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Microsoft Security

Hacking Team Breach: A Cyber Jurassic Park

  • Microsoft Secure Blog Staff

Paleontology is the scientific study of the life of long-extinct animals. Paleontologists hypothesize about the behavior of the different species of dinosaurs, sometimes based on a few collected fossils and bones. We can only imagine how much more they were able to learn if they had a chance to observe some living herds of dinosaurs.

Incident Response (IR) is the cyber equivalent of paleontology. In most cases, IR experts are called long after the breach had occurred. They find themselves searching for tiny forensic cyber “bones” and then try to glue them together in order to reassemble the threat actor doings on the victim’s environment.

This is what is so unique in the recently published report on the Hacking Team breach, written by the threat actor itself. It’s a very unique, publicly available, firsthand account of the attacker side of a targeted attack. Therefore, this report should be analyzed thoroughly as it serves an unparalleled learning opportunity for the security community.

Hacking Team Breach in a Nutshell

According to Hacking Team‘s own website the company’s mission is to “provide effective, easy-to-use offensive [cyber] technology to the worldwide law enforcement and intelligence communities.”

On July 5, 2015, the Hacking Team’s Twitter account was compromised to publish an announcement of a data breach against Hacking Team’s computer systems. The initial message read, “Since we have nothing to hide, we’re publishing all our e-mails, files, and source code …” and provided links to over 400 gigabytes of data, including alleged internal e-mails, invoices, and source code.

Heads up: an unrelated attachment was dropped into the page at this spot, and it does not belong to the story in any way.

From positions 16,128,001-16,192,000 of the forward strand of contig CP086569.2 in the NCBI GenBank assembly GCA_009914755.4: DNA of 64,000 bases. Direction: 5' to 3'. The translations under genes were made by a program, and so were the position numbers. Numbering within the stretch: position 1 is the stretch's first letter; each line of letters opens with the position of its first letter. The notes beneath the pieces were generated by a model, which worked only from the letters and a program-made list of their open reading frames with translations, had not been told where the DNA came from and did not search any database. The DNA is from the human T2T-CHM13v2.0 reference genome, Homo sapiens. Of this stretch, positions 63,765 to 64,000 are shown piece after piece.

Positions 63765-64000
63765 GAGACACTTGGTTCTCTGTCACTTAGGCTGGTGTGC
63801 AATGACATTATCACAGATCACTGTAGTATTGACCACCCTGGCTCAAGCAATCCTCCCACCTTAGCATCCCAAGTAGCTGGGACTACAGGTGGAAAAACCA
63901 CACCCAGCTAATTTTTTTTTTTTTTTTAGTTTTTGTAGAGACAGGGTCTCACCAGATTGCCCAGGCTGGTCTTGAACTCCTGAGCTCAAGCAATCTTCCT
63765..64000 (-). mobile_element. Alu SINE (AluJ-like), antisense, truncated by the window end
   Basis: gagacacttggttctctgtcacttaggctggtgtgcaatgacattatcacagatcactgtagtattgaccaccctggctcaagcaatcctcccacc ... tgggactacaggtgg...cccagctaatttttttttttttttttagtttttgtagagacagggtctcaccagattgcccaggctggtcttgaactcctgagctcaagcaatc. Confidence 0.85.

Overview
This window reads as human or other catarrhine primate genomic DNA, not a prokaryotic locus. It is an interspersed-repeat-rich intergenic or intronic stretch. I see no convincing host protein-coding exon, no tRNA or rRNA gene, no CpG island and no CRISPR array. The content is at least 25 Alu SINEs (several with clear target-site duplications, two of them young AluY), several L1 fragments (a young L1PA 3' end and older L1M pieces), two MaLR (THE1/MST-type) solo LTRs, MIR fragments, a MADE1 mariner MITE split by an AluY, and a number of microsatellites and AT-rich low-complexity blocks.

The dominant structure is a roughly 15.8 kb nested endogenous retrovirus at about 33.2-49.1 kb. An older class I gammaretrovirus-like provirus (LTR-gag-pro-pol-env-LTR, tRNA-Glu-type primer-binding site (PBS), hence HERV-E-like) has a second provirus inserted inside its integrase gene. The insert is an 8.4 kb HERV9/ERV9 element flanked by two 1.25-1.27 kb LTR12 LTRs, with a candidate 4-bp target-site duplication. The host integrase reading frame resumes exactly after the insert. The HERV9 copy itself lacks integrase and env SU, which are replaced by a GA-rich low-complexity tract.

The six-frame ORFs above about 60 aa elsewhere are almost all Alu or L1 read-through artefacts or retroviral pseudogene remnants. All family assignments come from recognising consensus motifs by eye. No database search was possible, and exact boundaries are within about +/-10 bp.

The breach had a great negative impact on the Hacking team’s business as it exposed some highly confidential business information on Hacking Team’s relationship with its customers, along with financial data and sensitive Intellectual Property such as the Zero-day vulnerabilities used by company to infect its customers’ targets.

The Devil is in the details

The attackers’ report sheds light on their specific Tactics, Techniques and Procedures (TTPs):

  1. External network Reconnaissance: The attacker discovered internet facing network devices, including a vulnerable embedded network device
  2. Internal network access: The attacker exploited a zero-day vulnerability in an embedded network device to update its firmware. The updated firmware included:
    1. A backdoor that enabled the attacker to access hacking team internal network with no need to re-use the zero-day vulnerability each time.
    2. Various hacking tools, allowing the attacker to further attack the internal network. Most notably, the inclusion of a SOCKS proxy allowed the attacker to launch internal network attacks from tools hosted on a computer in the internet.
  3. Internal Network Reconnaissance: Using the NMAP scanner (one of the tools in the updated firmware) attackers found a Network-attached storage (NAS) server, which allowed an unauthenticated access to its contents.
  4. Compromised credentials: With its SOCKS proxy, the attacker was able to remotely load the disk of the Exchange email server backed up on NAS server. In the safety of its external machine the attacker analyzed the disk using some forensic tools to discover a password of a domain user, which is a local administrator on the Exchange Server.
  5. Domain admin compromised credentials: With the compromised local administrator credentials the attacker was able to logon to the Exchange server, and download all emails. Using the Mimikatz tool, the attacker was able to extract additional credentials from the Exchange server memory, including the domain admin credentials (depicted below).
    Figure 1 Compromised Credentials found on the Exchange Server